Video: Century-Old Bermuda Footage Surfaces

March 24, 2013

mermaidShot on location in Bermuda in 1913 and released the following year, the fantasy romance “Neptune’s Daughter” was one of a number of epic silent films that former Australian swimming champion Annette Kellerman [1886-1975] starred in.

Until recently only 19 minutes of the 71-minute film was known to survive. But in 2012 an additional six minutes of footage believed to be from the Gosfilmofond archive in Russia surfaced in the US.

Filmed at various locations around Bermuda — including Agar’s Island, the South Shore beaches and Crystal Caves — “Neptune’s Daughter” was the first of several hugely popular mermaid-themed silent pictures featuring Ms Kellerman.

 ”Not only did director [Herbert] Brenon oversee some of the most elaborate sets ever constructed, but he also reportedly had the seacoast of Bermuda  – where the film was shot — re-designed to suit his purposes!” reported the “New York Times.”

In the film, Ms Kellerman stars as the daughter of King Neptune who vows to avenge the death of her sister who was caught in a fishing net laid by the king of a country above the waves.

However, when granted the power to venture onto land by her father she soon falls in love with the king upon whom she planned to take her revenge.

“Neptune’s Daughter” was based on Annette Kellerman’s own idea of “a water fantasy movie with beautiful mermaids in King Neptune’s garden together with a good love story.”

The film was one of the biggest box office sensations of its day, grossing an estimated $1 million when the average cost of a movie ticket was seven cents.

Hand-coloured still from “Neptune’s Daughter”

neptune

Contemporary reviewers and audiences were every bit as impressed by the exoticism and beauty of the-then unfamiliar Bermuda backgrounds as they were with Miss Kellerman’s charms.

“The scenes are all posed in Bermuda amid the coral reefs and grottoes,” said one critic. “Universal Pictures must believe they have uttered the last word in photoplay art.

“The wondrous beauty of the story, by Captain Leslie Peacock, the enchanting scenes afforded by the Bermuda Islands with their coral reefs … semi-tropic verdure and the vast expanse of wide Atlantic: the company of over 200 actors headed by Miss Kellerman who, aside from marvellous aquatic feats which she has many opportunities to display in this drama, proves that she is also a splendid actress, a graceful dancer, an expert swordswoman and mistress of a hundred arts which contribute to the success of the production: the masterly staging of the drama by Herbert Brenon — all these are factors which help to make ‘Neptune’s Daughter’ a production to be watched with delight and never forgotten.”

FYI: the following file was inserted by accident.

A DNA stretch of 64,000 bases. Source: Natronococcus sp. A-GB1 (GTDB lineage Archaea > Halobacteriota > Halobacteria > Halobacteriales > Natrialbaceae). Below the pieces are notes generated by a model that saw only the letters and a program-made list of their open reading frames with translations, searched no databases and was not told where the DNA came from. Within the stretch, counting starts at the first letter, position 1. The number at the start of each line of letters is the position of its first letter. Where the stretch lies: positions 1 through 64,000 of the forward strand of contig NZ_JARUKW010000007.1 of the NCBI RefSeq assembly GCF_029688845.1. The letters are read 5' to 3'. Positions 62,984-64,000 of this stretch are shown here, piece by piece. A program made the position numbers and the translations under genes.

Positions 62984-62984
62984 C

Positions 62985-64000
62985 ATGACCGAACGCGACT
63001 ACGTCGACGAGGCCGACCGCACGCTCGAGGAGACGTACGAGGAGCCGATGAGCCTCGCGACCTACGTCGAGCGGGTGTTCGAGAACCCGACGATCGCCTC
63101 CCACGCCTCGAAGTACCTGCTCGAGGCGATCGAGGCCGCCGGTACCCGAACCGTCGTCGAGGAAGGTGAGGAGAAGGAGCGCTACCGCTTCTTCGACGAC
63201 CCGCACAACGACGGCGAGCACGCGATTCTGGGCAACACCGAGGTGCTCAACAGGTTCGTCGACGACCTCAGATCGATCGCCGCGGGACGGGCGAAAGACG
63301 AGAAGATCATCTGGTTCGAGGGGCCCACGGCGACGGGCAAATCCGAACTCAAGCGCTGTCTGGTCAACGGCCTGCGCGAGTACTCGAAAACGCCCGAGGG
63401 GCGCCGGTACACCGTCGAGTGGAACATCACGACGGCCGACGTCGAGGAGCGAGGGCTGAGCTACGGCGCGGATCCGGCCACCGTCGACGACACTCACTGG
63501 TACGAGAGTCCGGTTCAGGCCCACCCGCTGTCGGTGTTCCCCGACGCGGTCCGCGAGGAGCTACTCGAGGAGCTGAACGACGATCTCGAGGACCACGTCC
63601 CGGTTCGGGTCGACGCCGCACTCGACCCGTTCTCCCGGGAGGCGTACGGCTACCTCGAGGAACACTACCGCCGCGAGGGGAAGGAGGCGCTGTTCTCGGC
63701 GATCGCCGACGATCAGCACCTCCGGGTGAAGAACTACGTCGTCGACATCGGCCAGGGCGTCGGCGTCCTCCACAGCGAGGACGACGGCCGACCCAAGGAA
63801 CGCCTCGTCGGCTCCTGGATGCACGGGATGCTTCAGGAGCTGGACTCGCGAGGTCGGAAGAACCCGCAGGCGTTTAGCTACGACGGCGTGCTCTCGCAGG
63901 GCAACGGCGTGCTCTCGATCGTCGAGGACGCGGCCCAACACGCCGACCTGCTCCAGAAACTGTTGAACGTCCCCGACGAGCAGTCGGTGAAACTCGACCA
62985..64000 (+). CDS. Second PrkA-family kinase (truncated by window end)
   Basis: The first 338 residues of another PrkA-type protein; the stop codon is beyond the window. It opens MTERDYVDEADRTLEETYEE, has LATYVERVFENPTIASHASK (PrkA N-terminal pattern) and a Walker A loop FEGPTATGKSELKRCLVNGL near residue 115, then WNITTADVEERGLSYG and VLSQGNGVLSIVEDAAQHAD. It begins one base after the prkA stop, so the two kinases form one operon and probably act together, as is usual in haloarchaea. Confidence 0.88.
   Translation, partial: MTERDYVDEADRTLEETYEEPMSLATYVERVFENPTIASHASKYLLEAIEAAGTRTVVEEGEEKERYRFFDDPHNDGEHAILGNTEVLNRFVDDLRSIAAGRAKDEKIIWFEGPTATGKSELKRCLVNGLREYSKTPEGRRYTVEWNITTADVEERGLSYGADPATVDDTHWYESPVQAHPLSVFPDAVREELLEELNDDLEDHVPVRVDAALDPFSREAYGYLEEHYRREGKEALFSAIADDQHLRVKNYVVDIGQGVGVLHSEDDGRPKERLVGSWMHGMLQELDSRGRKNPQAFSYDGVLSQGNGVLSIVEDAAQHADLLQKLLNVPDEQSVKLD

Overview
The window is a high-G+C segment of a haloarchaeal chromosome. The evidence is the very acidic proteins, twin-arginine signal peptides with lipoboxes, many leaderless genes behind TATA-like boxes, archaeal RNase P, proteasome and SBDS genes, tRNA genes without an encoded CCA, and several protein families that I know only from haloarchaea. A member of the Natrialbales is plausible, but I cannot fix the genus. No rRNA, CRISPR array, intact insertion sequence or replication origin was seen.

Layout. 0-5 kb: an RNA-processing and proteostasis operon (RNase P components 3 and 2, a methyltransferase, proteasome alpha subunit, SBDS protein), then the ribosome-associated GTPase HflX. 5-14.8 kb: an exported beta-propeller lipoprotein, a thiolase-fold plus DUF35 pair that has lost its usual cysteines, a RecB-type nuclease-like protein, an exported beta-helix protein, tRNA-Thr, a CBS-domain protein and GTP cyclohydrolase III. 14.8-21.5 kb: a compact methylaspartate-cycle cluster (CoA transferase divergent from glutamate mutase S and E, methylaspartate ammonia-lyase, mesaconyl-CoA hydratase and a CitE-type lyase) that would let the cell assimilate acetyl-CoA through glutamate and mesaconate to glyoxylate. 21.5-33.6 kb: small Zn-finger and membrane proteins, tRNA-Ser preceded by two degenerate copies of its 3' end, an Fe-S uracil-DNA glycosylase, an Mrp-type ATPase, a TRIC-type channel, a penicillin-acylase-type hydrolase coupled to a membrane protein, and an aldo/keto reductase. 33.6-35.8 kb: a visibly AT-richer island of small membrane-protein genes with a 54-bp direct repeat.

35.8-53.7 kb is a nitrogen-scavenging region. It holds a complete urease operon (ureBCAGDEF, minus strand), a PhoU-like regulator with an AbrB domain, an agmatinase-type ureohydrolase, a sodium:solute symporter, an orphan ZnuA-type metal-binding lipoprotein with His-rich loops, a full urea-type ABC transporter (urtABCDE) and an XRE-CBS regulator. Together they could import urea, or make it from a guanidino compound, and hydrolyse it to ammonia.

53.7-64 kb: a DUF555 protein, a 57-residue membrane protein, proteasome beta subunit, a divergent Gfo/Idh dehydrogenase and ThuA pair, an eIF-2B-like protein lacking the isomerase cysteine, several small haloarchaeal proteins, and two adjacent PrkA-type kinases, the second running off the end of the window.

Kellerman

“Neptune’s Daughter” was simply “the most marvellous photoplay ever produced” raved a New Zealand critic.

“Not a mere drama produced in studio walls with a cast of from 25 to 50 people, but a magnificent romance with a cast of over 1000 people, and to make which 200 actors and actresses were transported by special ocean liner from America to the Bermuda Islands,” said the reviewer.

When Annette Kellerman  was filming a fight scene with the movie’s director — stunt-doubling for the film’s principal villain – in one of the glass-fronted fish tanks of the old aquarium on Agar’s Island, disaster struck in an incident which made front page new around the world.

“While giving a peformance in the Bermuda aquarium this afternoon, Annette Kellerman, the Australian swimmer, and Herbert Brenon sustained serious injuries owing to the bursting of a glass tank containing eight thousand gallons of water,” said one contemporary news service report. “In one of the scenes, the pressure became too great and the glass front gave way with a crash.

Recently discovered “Neptune’s Daughter” Bermuda footage

“The tremendous rush of water sucked the occupants across the jagged edges of the glass. Miss Kellerman was badly lacerated on the left side, while Brenon was gashed seriously in the arms and legs.

“Brenon was removed to a hospital and Miss Kellerman was taken to the hotel where she was staying.”

The director looked as if someone had “chopped him all over with a hatchet”, Miss Kellerman later recalled. One wound alone, running from his armpit to his wrist, required 46 stitches.

The incident was re-created in the  1952′s “Million Dollar Mermaid”, a lavish MGM Techicolor biopic of Miss Kellerman starring Esther Williams although the location was switched from Bermuda to a Hollywood sound stage.

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